With 15 minutes remaining, the locals decided they'd had enough. By the time the board showed 2 minutes of injury time, nearly half of the seats in the Bobby Moore Stand were visible, their occupants having wandered away muttering about next season. Not the greatest performance by Leeds - but another valuable win to keep up the pressure in the chase for Europe, and another feather in DOL's cap. £18 million for Rio? A bargain if you ask me :-)
There is something strange about West Ham and my bladder. Earlier in the season at Elland Road I decided to syphon the python a few seconds before the break and no soon as i'd unzipped the old fella out of his pit than another "old chap" - Nigel Winterburn - scored an unlikely goal.
On Saturday the snake was singing to the same tune. As I closed my eyes, rocked gently back onto my heels and whistled "Marching On Together" a huge cheer from above echoed around the urinals. Startled - I jumped and splashed everywhere.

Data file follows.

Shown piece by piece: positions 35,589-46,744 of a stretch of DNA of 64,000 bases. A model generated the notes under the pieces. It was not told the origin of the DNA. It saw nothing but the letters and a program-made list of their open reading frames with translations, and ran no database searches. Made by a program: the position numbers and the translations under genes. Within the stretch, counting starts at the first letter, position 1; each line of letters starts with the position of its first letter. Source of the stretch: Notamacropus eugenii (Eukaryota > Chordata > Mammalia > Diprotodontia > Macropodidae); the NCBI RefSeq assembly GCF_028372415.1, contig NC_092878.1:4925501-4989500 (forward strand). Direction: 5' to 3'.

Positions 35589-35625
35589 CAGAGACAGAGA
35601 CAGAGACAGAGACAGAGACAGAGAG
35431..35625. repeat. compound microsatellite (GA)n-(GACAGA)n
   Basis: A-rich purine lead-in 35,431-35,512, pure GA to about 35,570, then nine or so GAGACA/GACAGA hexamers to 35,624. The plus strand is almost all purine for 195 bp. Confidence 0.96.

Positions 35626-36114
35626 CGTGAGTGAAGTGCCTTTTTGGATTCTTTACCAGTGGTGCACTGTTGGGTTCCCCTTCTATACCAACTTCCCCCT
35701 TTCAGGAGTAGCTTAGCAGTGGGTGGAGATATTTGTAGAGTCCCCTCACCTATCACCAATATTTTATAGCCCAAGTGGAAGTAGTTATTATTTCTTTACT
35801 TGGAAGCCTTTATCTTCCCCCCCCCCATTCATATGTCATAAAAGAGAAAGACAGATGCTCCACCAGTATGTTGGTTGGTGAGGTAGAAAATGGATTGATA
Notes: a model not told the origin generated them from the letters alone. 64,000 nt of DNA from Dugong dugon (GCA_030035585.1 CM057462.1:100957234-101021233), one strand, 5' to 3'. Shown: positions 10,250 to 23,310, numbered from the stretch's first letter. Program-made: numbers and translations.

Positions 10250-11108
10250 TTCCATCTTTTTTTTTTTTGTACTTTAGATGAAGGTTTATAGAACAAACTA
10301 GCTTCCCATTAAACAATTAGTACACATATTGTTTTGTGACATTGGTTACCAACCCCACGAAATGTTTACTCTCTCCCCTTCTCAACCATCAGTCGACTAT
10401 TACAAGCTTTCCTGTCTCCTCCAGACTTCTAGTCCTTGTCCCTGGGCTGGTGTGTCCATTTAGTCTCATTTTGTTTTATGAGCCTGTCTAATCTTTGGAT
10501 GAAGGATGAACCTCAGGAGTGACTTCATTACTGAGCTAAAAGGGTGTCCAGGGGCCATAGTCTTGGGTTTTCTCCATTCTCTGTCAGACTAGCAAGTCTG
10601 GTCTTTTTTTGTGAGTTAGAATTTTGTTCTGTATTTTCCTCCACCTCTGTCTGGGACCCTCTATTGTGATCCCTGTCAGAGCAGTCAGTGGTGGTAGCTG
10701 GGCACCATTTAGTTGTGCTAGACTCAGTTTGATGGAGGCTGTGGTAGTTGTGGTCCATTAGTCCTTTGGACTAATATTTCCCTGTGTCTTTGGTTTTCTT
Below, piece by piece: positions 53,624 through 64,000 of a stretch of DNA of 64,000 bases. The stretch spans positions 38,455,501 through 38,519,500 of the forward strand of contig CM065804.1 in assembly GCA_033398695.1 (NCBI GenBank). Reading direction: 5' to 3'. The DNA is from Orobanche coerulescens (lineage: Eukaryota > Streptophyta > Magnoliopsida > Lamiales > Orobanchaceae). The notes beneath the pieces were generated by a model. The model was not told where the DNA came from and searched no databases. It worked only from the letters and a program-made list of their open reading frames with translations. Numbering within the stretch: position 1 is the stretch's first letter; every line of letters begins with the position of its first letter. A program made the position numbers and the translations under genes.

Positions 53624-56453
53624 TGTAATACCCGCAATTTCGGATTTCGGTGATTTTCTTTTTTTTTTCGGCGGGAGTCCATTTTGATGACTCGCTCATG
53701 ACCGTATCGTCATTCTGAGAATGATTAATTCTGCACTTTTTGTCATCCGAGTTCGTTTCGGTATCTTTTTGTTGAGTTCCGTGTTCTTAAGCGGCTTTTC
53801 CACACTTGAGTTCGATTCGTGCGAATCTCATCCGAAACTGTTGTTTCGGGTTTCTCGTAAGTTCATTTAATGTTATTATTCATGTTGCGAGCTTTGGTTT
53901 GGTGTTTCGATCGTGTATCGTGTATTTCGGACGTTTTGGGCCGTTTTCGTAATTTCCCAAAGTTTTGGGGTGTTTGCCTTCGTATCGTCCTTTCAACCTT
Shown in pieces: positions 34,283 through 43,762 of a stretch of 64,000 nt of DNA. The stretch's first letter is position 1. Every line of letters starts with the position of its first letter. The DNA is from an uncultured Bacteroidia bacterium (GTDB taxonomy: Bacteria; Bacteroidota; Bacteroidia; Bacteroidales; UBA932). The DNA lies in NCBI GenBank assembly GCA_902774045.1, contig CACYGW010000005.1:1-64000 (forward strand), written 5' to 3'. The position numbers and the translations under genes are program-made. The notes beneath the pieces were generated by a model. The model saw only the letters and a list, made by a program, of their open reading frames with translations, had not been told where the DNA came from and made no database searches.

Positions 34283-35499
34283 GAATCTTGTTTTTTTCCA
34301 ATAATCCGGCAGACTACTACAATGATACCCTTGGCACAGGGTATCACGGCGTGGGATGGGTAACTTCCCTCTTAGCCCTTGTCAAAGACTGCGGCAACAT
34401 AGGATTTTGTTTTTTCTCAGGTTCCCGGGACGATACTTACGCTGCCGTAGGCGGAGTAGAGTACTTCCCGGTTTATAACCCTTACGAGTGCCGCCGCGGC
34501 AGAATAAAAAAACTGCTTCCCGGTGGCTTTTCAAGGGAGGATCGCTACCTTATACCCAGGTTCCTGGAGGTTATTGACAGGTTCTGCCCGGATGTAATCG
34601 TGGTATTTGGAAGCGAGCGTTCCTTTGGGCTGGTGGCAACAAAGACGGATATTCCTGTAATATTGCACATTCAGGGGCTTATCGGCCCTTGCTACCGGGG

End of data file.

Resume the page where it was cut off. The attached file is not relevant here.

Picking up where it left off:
"Rio ! Rio Ferdinand" came the chant. Two shakes later I was making my way back up to my seat. I was hoping nobody would notice the lad stain. For some strange reason I stopped and started to chatting to somebody I'd never met in my life. When I eventually got to my seat another roar turned me around. In the mayhem I saw David Batty trudge up the tunnel. I'd p***ed it all and missed it all.
Copy from Football Unlimited of 23/04/2001.
Ninety minutes after the final whistle Rio Ferdinand was sitting in his car down a side street less than 100 yards from Upton Park. As West Ham fans ran eagerly towards him, each request for an autograph or picture was granted patiently and with a smile. The words David O'Leary had spoken earlier sprang to mind.